If you’re out of work, your job search may have you feeling a lot like a dusty castoff in the bargain bin. While you’re probably a perfectly good candidate, it’s easy to feel like your value is marked down simply by virtue of your joblessness.
Turns out, it’s not your imagination.
Researchers have documented a bias against unemployed job seekers, particularly those who have been out of work for a longer period of time. Candidates who have been out of work for 27 weeks or more are half as likely to get a call back for an interview and must apply for 3.5 times as many jobs as people who have been out of work for less time, according to a report published by the White House. A 2011 study came to a similar conclusion, determining that employers do tend to favor candidates with jobs over those without. Sometimes this discrimination is as blatant as “unemployed need not apply,” statements in job listings, says Jean Bauer, a speaker, author and career coach. This is despite the fact that discriminating against the unemployed is illegal in many states, including New Jersey, which was the first to ban discrimination against the unemployed in 2011, according to the National Conference of State Legislatures.
But that doesn’t mean it doesn’t happen.
“Rightly or wrongly, some hiring managers will take unemployment as a red flag, worrying that you got fired from your last job or that there’s a reason that no one has snatched you up yet,” said Alison Green, a blogger who provides advice on workplace issues at Ask a Manager. The longer your unemployment stretches on, the worse it may be.
“To be clear, in most cases this is silly and unfair,” she said. “So this isn’t about logic; it’s more about an indefensible gut reaction that some hiring managers have. But unfortunately the burden of that stigma falls on job hunters to contend with.”
But while out-of-work job seekers may face a little more of a struggle in landing that next job, the good news is it’s far from impossible. So how do you do it? By using strategies that will get you out of the bargain bin mentality and put your appeal back on the top shelf.
Establish your message.
“Whether you’re working or not working you’ve got to have a good reason why you’re looking for a new job,” said Bauer. Create a simple, clean explanation to use in interviews. Laid off? Describe why the company went in a different direction and that you were one of many let go when it took that new turn. Fired for poor performance? “I don’t believe in lying, but I do believe in being strategic,” says Bauer. A simple reply that your skills and what the company needed weren’t really in line is appropriate. Don’t offer information until the interviewer asks, and understand that you’re under no obligation to reveal details. In either case be prepared. “Don’t wing it. Answers to why you are in transition or why you aren’t working are critical pieces to have ready ahead of time,” says Bauer.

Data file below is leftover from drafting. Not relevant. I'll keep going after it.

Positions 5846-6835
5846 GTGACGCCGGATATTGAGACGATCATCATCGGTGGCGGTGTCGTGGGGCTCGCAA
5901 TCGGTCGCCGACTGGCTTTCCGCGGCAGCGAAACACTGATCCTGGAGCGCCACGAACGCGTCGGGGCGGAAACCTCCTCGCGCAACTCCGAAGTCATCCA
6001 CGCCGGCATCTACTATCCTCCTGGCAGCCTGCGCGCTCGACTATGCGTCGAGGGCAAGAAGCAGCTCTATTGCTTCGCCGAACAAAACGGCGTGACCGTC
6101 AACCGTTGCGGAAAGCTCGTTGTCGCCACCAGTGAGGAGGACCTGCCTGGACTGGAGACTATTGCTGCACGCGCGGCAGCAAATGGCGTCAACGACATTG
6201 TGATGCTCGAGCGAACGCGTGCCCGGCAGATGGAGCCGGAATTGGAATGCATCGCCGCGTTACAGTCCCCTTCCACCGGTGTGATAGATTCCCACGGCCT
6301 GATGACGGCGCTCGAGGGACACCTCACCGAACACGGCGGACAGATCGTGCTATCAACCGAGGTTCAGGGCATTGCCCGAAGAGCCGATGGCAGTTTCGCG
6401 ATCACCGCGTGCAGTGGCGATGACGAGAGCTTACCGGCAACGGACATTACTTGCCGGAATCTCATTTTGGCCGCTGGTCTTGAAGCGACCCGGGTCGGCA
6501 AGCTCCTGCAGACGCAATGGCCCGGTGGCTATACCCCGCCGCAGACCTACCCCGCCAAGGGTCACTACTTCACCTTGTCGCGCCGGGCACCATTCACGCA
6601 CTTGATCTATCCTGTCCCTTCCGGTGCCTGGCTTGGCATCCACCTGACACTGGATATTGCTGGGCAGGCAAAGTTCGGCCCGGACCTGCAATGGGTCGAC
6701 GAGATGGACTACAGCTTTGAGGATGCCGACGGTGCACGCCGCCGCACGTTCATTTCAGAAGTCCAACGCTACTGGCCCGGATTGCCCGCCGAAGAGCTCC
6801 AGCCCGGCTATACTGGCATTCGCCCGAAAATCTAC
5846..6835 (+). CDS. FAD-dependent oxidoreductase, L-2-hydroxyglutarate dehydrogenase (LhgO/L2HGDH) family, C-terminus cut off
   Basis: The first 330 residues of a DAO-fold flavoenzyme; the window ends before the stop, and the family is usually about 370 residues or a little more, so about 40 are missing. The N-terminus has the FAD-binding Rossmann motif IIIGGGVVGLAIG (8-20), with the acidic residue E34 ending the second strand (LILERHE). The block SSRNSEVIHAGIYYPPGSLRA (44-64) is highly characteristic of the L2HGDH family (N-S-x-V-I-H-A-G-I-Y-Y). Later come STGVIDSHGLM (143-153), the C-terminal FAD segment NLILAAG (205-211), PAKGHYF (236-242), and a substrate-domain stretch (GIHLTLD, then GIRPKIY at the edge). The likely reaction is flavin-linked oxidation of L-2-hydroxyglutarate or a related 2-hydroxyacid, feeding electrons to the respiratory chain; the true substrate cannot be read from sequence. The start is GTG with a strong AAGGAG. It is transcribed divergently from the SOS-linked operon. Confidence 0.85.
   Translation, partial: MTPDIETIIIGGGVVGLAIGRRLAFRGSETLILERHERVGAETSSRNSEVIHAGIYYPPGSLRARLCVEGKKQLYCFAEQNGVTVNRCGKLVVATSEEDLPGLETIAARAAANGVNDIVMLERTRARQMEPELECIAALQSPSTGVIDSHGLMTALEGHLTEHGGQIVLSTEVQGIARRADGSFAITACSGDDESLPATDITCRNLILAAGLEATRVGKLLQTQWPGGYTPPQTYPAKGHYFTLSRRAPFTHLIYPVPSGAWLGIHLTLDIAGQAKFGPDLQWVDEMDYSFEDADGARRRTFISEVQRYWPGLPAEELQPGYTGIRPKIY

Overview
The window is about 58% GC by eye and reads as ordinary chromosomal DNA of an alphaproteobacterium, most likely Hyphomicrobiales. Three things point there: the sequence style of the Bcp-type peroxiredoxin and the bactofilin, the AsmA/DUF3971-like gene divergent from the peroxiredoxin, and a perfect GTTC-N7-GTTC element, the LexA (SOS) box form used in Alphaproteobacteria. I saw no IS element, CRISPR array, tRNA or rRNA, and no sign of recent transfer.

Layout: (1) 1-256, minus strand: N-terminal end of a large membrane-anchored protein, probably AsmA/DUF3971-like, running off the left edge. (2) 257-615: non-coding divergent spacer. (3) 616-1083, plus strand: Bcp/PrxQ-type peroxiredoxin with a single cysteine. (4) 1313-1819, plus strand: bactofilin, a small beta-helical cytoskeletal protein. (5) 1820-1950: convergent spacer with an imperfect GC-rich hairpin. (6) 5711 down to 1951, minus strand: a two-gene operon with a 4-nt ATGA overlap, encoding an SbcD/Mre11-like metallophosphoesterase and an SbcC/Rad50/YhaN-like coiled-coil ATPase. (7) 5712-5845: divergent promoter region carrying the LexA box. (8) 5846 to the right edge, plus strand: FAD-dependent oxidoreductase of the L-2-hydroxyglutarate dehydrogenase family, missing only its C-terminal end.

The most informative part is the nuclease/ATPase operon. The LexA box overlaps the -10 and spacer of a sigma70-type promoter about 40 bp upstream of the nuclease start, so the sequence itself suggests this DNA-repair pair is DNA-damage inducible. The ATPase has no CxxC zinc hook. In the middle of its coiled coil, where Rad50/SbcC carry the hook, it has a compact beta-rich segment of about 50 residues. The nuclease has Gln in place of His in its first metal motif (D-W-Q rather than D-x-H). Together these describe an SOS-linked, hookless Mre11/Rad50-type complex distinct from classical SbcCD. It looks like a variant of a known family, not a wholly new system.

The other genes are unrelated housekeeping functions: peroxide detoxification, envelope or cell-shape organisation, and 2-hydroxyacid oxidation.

Clean up your resume.
“I talk to people all the time who say ‘I don’t understand why I’m not getting interviews. My resume and cover letter are great and I’m well qualified.’ Then I look at their résumé and cover letter and they do a terrible job of presenting the person’s skills and experience,” says Green, “A really great cover letter—one that makes a compelling, personalized case for why you’d excel at the job—and résumés that shows a track record of achievement are very hard to ignore, even in this job market.”
Get your head together.
Being laid off, or worse, terminated, can give an individual’s self-esteem a big knock. One study showed that even 10 years after being laid off, workers were still less trusting of other people, even when the situation was long behind them. If you can, take some time off before you start your job search to get past that initial sting, said Bauer, and do whatever you need to: meditate, punch your pillow or workout like a fiend to get yourself ready to move forward.
Improve yourself for the hunt.
Don’t just sit around waiting for that new job, keep yourself busy doing other things, such as taking courses, getting a new certification or even volunteering your time to continue to build your resume. “If you’ve been out of work for a while, the more you can engage in work-like activities, the better,” says Green, “Volunteer, serve on committees, be active in your professional association, try to take on some freelance work in your field—anything you can do that’s similar to working.”
Network, network, network.
Many people make the mistake of sticking only to online job listings when looking for work, said Bauer. But that means they’re not tapping into the vast number of unpublished job opportunities out there. Some experts estimate that 70 to 80 percent of open jobs aren’t ever publicized. “I won’t say don’t use online listings, but I will say don’t only use them,” says Bauer. Network not only with those you know, but join online networking groups. “I’m also a big fan of targeting,” said Bauer. That means finding a company you want to work for and pitching yourself directly to the hiring manager.
Stay positive. “So many people believe you can’t get a job if you don’t have a job, which is ridiculous,” says Bauer. It may be a little more of a challenge, but stick with it and your efforts will pay off.